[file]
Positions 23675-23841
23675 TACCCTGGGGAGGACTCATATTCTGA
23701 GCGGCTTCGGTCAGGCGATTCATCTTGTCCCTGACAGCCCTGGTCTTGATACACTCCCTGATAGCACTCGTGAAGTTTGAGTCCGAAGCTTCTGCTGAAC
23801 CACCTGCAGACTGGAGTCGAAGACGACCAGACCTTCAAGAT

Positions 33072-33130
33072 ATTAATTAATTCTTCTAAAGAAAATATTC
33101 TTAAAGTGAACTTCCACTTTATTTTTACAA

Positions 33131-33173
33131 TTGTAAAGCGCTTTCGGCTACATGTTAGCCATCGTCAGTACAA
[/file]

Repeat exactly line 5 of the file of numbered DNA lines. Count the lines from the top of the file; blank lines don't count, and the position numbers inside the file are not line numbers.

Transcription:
Positions 33072-33130